Some bonds can be converted into a predetermined number of shares of common stocks of their issuing companies. These are called convertible bonds, and they represent one of the different types of bonds based on embedded options and an example of a hybrid security.
These bonds can appeal to certain investors who are also predisposed to leaning toward stock investing. However, despite their flexibility, these bonds have drawbacks. This article discusses the advantages and disadvantages of convertible bonds.
Pros: Advantages of Convertible Bonds
Convertible bonds offer investors the potential to benefit from both the fixed-income nature of bonds and the potential for capital appreciation of stocks. The conversion option specifically allows investors to maximize the potential of their investments during periods of favorable growth in the stock market or the specific issuing companies.
Furthermore, despite offering lower coupon rates and yields than callable bonds and traditional bonds, purchasing and owning these bonds can be an attractive option for investors seeking a balance between passive income generation and wealth accumulation. The following are the specific advantages of investing in convertible bonds:
• Flexible Investment Vehicle: Purchasing and holding convertible bonds afford investors flexibility from the conversion option. Remember that these bonds are one of the examples of hybrid security. Bondholders have the option to remain invested in these bonds and later decide to become common stockholders once converted into shares of stocks of the issuing companies.
• Has Downside Protection: These bonds might have lower yields compared to traditional bonds but they also have the potential for upside participation in the stock market. Furthermore, because these bonds are still debt securities, they offer investors downside protection in case the stock price does not increase as expected. These facts highlight the flexibility of convertible bonds.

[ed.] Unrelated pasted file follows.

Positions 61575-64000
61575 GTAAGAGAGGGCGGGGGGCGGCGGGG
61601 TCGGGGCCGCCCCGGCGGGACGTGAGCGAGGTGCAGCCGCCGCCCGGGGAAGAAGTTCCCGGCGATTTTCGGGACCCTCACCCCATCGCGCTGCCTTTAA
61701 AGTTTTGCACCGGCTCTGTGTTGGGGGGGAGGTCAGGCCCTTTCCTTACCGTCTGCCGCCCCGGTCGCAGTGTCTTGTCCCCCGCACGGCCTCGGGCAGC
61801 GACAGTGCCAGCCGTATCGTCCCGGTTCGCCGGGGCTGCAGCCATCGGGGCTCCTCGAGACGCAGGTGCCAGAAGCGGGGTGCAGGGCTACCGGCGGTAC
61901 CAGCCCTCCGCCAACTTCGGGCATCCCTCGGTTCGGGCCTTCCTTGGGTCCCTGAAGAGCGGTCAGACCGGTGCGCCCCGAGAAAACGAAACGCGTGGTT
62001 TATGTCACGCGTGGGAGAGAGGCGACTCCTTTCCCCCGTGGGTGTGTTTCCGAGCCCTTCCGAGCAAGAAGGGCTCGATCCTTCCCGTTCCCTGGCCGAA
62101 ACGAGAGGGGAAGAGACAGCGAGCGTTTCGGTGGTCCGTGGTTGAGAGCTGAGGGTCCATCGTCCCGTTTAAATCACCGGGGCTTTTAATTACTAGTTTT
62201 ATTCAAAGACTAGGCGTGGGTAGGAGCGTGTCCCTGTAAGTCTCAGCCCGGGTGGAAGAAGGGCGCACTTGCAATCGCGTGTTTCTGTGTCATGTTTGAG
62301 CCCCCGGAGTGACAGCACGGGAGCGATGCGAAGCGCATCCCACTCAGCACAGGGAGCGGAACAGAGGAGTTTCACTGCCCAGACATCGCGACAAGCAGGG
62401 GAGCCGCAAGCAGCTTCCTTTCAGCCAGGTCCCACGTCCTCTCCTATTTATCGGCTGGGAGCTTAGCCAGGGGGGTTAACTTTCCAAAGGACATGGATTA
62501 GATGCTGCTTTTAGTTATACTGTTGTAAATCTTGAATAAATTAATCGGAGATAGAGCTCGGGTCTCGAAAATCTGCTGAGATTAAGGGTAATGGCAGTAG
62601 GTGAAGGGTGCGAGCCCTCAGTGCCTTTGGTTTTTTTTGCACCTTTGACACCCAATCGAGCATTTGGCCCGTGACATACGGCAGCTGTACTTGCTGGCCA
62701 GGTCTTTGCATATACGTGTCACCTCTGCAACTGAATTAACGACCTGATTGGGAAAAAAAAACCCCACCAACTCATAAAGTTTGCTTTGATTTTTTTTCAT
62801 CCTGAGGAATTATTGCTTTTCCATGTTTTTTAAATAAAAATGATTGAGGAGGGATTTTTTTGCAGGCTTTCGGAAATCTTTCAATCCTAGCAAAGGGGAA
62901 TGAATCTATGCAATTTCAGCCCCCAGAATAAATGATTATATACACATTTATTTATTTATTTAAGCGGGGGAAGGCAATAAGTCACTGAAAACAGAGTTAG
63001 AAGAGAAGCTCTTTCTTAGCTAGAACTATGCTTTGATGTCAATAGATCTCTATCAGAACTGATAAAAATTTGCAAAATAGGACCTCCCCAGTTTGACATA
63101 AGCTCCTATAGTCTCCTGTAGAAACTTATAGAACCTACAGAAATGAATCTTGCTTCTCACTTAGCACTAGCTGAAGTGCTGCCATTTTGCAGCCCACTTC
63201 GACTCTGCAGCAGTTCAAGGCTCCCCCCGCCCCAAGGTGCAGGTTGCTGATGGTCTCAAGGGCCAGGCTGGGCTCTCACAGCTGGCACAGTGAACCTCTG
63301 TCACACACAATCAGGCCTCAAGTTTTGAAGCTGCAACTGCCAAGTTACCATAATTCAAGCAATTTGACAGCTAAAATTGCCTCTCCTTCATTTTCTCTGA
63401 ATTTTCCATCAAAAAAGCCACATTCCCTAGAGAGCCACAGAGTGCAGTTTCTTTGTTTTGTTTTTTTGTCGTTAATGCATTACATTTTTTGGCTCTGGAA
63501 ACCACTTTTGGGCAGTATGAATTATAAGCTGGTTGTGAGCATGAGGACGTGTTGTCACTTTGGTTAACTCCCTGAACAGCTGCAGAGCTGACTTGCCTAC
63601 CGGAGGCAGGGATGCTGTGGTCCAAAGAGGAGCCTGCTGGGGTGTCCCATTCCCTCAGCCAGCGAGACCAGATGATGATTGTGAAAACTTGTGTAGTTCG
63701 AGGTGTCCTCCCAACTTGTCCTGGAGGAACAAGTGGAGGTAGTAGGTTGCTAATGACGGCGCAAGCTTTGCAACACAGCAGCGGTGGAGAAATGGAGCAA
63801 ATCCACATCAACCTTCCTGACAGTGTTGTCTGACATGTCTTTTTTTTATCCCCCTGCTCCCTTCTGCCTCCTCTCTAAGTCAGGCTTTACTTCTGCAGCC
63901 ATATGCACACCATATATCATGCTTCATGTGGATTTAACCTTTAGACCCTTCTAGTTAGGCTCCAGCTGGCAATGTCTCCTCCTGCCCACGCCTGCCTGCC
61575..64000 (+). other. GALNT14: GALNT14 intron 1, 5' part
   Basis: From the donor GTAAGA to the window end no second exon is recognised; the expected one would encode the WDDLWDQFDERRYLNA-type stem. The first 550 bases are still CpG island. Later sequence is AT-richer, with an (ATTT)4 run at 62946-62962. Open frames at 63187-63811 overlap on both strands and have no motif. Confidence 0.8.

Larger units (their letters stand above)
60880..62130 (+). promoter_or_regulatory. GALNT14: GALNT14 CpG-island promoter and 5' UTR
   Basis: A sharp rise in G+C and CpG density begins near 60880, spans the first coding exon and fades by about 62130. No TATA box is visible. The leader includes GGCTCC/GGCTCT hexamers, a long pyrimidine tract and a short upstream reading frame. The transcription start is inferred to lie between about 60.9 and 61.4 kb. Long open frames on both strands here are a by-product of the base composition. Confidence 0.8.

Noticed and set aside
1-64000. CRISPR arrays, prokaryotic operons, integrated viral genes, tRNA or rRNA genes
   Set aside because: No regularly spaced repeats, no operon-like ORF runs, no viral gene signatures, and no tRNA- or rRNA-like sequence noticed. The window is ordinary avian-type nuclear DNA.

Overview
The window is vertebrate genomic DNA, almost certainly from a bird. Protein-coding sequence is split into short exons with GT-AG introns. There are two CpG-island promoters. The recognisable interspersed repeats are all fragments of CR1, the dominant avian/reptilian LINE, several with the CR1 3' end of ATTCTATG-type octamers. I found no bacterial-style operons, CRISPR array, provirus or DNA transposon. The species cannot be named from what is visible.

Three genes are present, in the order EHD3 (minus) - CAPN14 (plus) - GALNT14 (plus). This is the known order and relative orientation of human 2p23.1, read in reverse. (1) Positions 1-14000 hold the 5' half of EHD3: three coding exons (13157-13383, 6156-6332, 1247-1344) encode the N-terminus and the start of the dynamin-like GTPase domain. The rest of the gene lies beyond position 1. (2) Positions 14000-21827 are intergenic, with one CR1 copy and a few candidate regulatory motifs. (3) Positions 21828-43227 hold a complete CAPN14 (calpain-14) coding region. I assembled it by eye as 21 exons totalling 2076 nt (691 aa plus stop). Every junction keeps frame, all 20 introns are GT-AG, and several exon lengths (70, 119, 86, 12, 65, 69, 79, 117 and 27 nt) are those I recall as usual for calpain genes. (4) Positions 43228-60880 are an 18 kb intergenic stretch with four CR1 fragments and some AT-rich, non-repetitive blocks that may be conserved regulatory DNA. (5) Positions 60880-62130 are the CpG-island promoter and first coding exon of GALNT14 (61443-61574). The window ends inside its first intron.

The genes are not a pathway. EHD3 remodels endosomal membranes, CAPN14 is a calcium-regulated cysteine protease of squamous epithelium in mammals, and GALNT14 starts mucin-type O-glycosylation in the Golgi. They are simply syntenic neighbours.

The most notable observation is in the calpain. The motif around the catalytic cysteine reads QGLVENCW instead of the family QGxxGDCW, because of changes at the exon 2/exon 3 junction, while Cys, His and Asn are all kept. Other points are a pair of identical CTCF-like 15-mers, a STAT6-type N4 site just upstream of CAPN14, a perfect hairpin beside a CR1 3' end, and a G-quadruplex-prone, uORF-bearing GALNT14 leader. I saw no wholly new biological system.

• Income or Capital Appreciation: Convertible bonds also provide investors with an option between passive income generation or sizeable capital appreciation. Retaining these bonds is ideal for income-seeking investors. However, because they can be converted into shares, they are also ideal for investors who might lean toward a more aggressive capital-appreciation investment vehicle.
• Diversification of Portfolio: Another advantage of convertible bonds is that adding them to an investment portfolio can provide diversification benefits. These bonds expose their investors to both the bond market and the stock market. Diversification is essential in reducing portfolio risk and exposure to market volatilities.
Cons: Disadvantages of Convertible Bonds
These bonds are not ideal for investors who want to have higher returns while remaining invested in the bond market. Bonds have risks but they collectively remain an ideal investment vehicle for investors with moderate to conservative risk profiles. Those who want better returns should invest instead in callable and traditional investment-grade bonds.
Converting these bonds into shares of stocks would also mean exposing the investors to the inherent risks in stock investing. Remember that stocks are ideal for investors with a higher risk tolerance. The conversion option is not suitable in several cases. Below are the specific disadvantages of investing in convertible bonds:
• Some Have a Call Option: Investors need to be aware of the options embedded in convertible bonds because some have both a conversion option and a call option. A call option exposes bondholders to call risk. This risk comes from the fact that these bonds can be redeemed by their issuers. Forced redemption can result in bondholders becoming too liquid or unable to find similar investments.
• Forced Stock Conversion: Another disadvantage of convertible bonds is the specific call option that grants their issuers the right to force bondholders to convert them into shares of stocks. This can limit the potential for capital appreciation if interest rates fall. Investors need to be aware of the associated terms and conditions.
• Downside of Stock Conversion: Converting these bonds into shares of common stocks exposes investors to the risks of stock investing. Remember that stocks are riskier investments than bonds. It is also important to note that conversion would result in bondholders losing their right to interest payments and principal.
• Limited Upside Potential: It is true that these bonds offer potential upside through stock conversion. But this potential is limited by the conversion ratio and the current stock price. For example, during bullish periods in the stock market, the stock prices of the issuing companies might rise significantly, thus the convertible bonds would end up being converted into a limited number of shares.